The Regulations are largely in line with the Code and provide clarity on the NSW government’s position in respect of commercial tenancies affected by Covid-19.

Some of the Regulations’ key items include:

  • providing relief to ‘impacted lessees’ being tenants who qualify for the JobKeeper scheme and have an annual turnover of less than $50 million in the financial year ending June 2019.
  • if the tenant is a franchisee, turnover is determined by the turnover of the business at the premises. If the tenant is a corporate member of a group (i.e. related bodies corporate), the turnover is the group’s turnover.
  • any sales made over the internet will be included as a part of the lessee’s turnover.
  • if impacted lessees breach their leases during the pandemic period for failing to pay rent, outgoings or closing their business during the operating hours specified in the lease, Landlords are prohibited from taking any action including evicting tenants, exercising rights of re-entry, terminating leases, seeking damages, charging interest, drawing down on a tenant’s security deposit or suing a guarantor.
  • rent must not increase during the Regulation period.
  • any reductions in statutory charges (ie. land tax) which a landlord is entitled to must be passed on to the tenant.
  • where a tenant has been impacted by COVID-19, the landlord or tenant can request a compulsory mediation to renegotiate the rent and other terms of the lease in good faith, ‘having regard to’ the economic impacts of COVID-19 and the leasing principles set out in the Code.

Importantly, the Regulations do not prevent a landlord from taking action or seeking an order on grounds unrelated to the economic impacts of the COVID-19 pandemic. Tenants should be aware of their obligations to continue to comply with the terms of their leases.

In the meantime, landlords and tenants in other states should continue to be guided by the principles in the code.

Here’s a refresher on the Code:

National Cabinet Mandatory Code of Conduct

Prior to the release of the Code on 7 April 2020, there was a huge amount of uncertainty about what would happen with commercial leases in this new COVID-19 world. Almost universally, leases weren't drafted to take into account a global pandemic on the scale of what we are experiencing. The reactions from landlords and tenants have differed greatly on a case-by-case basis and the uncertainty has meant that a lot of important decisions were put on the backburner.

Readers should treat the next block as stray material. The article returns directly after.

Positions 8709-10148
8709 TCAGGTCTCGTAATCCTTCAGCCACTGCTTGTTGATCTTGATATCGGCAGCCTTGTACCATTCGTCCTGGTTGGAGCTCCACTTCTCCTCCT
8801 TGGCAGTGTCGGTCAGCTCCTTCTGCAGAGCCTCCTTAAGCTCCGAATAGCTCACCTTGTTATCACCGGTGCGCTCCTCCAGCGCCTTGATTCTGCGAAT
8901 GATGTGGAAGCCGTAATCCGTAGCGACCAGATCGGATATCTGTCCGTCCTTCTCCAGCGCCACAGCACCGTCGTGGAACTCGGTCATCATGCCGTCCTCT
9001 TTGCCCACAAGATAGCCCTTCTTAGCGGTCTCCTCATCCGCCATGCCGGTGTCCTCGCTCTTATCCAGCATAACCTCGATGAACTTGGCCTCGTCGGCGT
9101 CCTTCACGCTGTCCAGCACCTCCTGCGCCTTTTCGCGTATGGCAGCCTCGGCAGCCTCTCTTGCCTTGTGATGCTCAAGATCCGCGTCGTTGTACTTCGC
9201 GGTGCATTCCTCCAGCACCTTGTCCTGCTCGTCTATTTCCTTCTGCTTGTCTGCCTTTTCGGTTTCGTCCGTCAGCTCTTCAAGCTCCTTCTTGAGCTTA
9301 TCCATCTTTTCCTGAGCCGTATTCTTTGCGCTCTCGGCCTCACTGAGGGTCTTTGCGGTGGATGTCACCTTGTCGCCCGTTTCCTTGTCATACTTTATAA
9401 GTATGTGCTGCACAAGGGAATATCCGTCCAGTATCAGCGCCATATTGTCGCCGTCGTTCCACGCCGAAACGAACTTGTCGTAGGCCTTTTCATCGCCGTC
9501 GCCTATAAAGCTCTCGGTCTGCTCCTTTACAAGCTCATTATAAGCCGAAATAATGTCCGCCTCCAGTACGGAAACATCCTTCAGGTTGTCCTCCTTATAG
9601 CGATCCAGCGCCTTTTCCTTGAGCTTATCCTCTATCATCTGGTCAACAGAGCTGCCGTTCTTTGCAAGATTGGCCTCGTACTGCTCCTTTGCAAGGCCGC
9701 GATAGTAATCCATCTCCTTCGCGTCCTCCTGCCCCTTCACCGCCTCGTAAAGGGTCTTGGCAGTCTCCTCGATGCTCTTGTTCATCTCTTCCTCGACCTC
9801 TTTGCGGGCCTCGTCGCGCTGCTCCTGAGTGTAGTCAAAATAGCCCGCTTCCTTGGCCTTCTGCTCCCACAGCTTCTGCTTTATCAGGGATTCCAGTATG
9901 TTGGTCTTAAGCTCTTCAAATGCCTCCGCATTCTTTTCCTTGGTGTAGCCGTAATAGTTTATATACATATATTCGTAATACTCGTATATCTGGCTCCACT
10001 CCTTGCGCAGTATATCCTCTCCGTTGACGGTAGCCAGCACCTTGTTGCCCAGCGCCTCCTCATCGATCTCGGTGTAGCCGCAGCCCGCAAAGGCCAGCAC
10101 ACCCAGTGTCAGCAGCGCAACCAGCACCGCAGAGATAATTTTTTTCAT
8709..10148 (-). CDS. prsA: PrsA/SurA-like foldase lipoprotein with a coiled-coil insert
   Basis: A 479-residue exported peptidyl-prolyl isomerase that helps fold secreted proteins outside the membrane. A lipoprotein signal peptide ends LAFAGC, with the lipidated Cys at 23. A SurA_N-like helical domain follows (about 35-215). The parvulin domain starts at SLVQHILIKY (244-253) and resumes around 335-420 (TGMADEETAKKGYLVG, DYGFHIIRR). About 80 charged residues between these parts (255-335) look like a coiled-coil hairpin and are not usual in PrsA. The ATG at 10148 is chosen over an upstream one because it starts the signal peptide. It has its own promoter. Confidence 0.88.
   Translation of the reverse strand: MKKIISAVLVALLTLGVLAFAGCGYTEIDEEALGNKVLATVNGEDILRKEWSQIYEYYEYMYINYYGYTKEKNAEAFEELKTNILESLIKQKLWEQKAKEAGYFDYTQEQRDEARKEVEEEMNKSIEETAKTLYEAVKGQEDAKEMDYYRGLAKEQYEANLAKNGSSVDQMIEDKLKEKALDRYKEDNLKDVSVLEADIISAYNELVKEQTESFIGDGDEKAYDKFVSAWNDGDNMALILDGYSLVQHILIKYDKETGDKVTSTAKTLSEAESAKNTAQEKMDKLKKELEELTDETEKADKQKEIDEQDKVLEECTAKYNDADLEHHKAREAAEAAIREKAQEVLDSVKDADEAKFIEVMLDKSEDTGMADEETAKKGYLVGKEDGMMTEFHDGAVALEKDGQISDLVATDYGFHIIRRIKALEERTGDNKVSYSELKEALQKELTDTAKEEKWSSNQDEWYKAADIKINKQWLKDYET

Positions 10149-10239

With some of that uncertainty removed with the release of the Code, now is the time for landlords and tenants to discuss what happens with their leases.

Recently, we released some important information about the new Code. We've also included some key points below, in case you need a refresher.

Basically, the COVID-19 pandemic has created significant issues with commercial leases and the principles set out in the Code provide landlords and tenants with at least enough information to have a proper and meaningful discussion around how those issues might be resolved. 

Ultimately, it's unlikely to be in the best interests of the tenant to walk away from a site or for the landlord to have to find a new tenant in the current climate (and even for the foreseeable period post-COVID-19).

As a result, landlords and tenants should be actively speaking to each other about their positions based on the principles set out in the Code.

Here are the high-level points:

  • The Code sets out good faith leasing principles in relation to commercial leases and is designed to aid significant cashflow issues for tenants that have arisen by virtue of the COVID-19 pandemic.
  • Landlords and tenants are required to discuss their issues and work towards mutually satisfactory outcomes in an open, honest and transparent manner.  
  • The Code is mandatory and applies to those premises that are leased by SME tenants with a turnover of up to $50m (being tenants that are entitled to the Government’s JobKeeper program). While not mandatory for larger businesses, the Code notes that the principles set out in it should apply in spirit to all leasing arrangements for affected businesses.
  • Rent increases are frozen and the amount of rent actually payable is to be reduced proportionately to the reduction in revenue of the tenant. At least 50% of the reduction in rent payable is to be waived (ie. not payable ever) and the rest is to be deferred – over the longer of: the remaining term of the lease or 24 months.